Sugar prices expected to ease in 2019 after Brazil effect fades

December 5, 2018
Reicelene Joy N. Ignacio (BusinessWorld Online) |

FITCH SOLUTIONS Macro Research said sugar prices are likely to ease in the coming weeks as the market remains well-supplied while factors that caused prices to rise in October have begun to fade.

It noted that the election of Jair Bolsonaro as president of Brazil in October led to a sudden increase in value of the real, causing sugar prices to rally. However, the Brazilian currency is also expected to depreciate in 2019.

Fitch said that sugar prices will rise to average 12.6 US cents per pound from 12.2 cents per lb in 2018. Global production will meanwhile decline for a second consecutive year, while the global market surplus will fall to 8 million metric tons (MT) in 2019 and 3 million MT in 2020.

However, Fitch said that despite decreased production and consumption growth in 2018 and 2019, large inventories built in 2017 and 2018 will continue to hang over the marker and prices will be kept contained in the absence of bad weather.

Asked for comment, Emiliano Bernardino L. Yulo, a member of the Sugar Regulatory Authority board, said in a mobile message: “Local producers hope that sugar prices albeit predicted to be weak as per Fitch research will be at a level which would afford farmers with a reasonable return.”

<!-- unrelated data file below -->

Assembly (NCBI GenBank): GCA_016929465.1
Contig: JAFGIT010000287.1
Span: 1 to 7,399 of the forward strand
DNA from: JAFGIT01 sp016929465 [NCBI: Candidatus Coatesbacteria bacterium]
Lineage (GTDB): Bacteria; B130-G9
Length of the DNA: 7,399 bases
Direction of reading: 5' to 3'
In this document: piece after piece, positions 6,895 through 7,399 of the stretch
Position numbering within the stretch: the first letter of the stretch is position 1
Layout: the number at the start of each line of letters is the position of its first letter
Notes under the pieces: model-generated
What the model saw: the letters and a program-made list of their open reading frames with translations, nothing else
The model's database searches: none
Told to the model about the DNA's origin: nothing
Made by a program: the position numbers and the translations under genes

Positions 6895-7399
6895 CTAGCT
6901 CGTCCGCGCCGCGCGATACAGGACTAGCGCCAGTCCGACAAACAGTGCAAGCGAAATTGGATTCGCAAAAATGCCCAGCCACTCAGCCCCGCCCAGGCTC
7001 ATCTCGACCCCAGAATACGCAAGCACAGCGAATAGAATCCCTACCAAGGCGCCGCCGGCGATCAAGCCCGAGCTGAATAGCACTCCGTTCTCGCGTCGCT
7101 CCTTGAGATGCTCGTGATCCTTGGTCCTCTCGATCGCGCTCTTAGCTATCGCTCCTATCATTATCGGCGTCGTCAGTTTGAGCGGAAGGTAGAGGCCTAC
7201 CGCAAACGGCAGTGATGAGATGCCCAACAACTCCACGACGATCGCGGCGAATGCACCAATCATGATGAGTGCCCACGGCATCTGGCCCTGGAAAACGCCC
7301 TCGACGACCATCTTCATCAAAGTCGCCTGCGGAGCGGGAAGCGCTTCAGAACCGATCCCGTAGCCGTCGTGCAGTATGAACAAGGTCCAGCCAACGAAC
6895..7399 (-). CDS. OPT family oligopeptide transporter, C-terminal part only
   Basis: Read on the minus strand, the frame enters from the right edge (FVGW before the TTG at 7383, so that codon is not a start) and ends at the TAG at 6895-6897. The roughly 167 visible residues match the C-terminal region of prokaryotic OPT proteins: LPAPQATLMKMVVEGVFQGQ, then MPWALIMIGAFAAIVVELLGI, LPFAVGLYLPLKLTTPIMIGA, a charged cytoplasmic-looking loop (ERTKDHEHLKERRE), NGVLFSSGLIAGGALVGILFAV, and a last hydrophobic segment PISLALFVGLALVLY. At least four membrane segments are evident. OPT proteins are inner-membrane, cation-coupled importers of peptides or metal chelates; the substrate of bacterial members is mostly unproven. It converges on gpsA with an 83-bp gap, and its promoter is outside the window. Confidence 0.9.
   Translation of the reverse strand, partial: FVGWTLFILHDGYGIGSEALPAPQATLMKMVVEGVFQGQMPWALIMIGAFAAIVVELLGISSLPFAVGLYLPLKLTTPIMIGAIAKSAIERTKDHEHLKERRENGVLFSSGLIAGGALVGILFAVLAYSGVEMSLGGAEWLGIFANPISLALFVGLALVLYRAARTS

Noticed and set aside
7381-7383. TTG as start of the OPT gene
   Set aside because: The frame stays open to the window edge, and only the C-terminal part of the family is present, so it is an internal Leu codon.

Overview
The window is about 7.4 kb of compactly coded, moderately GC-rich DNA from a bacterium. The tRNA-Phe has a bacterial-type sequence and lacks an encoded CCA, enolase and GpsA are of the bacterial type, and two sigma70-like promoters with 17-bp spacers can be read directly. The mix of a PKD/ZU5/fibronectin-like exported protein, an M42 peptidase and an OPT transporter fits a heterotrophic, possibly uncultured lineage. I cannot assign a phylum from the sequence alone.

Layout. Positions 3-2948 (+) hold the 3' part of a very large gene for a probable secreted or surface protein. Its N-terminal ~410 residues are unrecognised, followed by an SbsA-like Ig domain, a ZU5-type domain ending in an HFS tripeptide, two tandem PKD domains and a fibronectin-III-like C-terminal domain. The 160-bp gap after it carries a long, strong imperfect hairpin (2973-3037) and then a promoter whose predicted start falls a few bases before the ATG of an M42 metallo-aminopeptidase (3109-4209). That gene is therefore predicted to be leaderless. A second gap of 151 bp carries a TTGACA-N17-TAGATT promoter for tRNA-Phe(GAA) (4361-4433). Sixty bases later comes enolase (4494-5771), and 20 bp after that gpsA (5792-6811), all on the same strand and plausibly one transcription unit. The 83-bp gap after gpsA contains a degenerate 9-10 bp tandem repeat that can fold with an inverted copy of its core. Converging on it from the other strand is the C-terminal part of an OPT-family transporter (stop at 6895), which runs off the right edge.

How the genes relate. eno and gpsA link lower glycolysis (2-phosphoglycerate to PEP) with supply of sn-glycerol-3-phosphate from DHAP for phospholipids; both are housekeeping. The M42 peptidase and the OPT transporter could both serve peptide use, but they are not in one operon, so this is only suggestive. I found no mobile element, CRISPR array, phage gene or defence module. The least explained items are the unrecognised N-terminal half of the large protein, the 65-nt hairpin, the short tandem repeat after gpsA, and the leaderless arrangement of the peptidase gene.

Fitch said that Asia will lead the world in sugar consumption growth. India, meanwhile, is expected to overtake Brazil as world’s largest sugar producer, according to the study.

SRA, has said that it seeks to implement a suggested retail price (SRP) on sugar of P50 per kilo, lower than the current P60 to P65 per kilo in the supermarkets.

Agriculture Emmanuel F. Piñol said that it is possible to implement an SRP on sugar, provided that it is not lower than domestic production costs.

“If you think the prices are high, there is that option to import,’ Mr. Piñol said.

“We need to reconcile the SRP with the production cost of our farmers because we cannot set up an SRP that is lower,” Mr. Piñol said.